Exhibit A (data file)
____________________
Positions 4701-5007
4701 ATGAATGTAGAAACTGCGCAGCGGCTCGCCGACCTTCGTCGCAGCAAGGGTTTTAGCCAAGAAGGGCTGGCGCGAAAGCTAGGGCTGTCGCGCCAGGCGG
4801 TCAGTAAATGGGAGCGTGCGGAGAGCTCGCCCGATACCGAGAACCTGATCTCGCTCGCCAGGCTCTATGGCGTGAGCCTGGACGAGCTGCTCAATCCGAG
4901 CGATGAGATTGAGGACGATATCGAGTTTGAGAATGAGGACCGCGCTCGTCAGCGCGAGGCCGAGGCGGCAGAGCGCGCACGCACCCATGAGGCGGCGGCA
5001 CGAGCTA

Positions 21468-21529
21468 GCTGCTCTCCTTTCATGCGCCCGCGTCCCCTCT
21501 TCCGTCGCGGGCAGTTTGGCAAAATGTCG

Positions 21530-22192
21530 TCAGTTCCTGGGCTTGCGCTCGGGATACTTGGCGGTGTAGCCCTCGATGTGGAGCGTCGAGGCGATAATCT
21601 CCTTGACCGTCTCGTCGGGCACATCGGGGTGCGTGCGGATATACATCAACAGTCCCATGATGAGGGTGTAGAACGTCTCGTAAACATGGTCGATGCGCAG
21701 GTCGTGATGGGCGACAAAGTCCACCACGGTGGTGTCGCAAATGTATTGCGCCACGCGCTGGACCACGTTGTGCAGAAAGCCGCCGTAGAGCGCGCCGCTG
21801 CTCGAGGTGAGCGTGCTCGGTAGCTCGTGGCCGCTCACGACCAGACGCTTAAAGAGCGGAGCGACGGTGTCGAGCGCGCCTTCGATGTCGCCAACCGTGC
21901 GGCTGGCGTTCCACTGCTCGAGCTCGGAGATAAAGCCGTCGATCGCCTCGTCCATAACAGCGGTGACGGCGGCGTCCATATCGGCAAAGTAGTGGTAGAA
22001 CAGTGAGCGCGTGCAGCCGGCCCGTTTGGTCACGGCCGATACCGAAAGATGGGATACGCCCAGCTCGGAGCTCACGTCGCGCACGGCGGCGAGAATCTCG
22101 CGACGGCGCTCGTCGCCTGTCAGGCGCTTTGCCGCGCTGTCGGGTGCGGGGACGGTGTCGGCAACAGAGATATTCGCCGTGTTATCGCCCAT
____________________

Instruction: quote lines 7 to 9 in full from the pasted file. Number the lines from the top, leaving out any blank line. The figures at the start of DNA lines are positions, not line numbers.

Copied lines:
21468 GCTGCTCTCCTTTCATGCGCCCGCGTCCCCTCT
21501 TCCGTCGCGGGCAGTTTGGCAAAATGTCG

Positions 21530-22192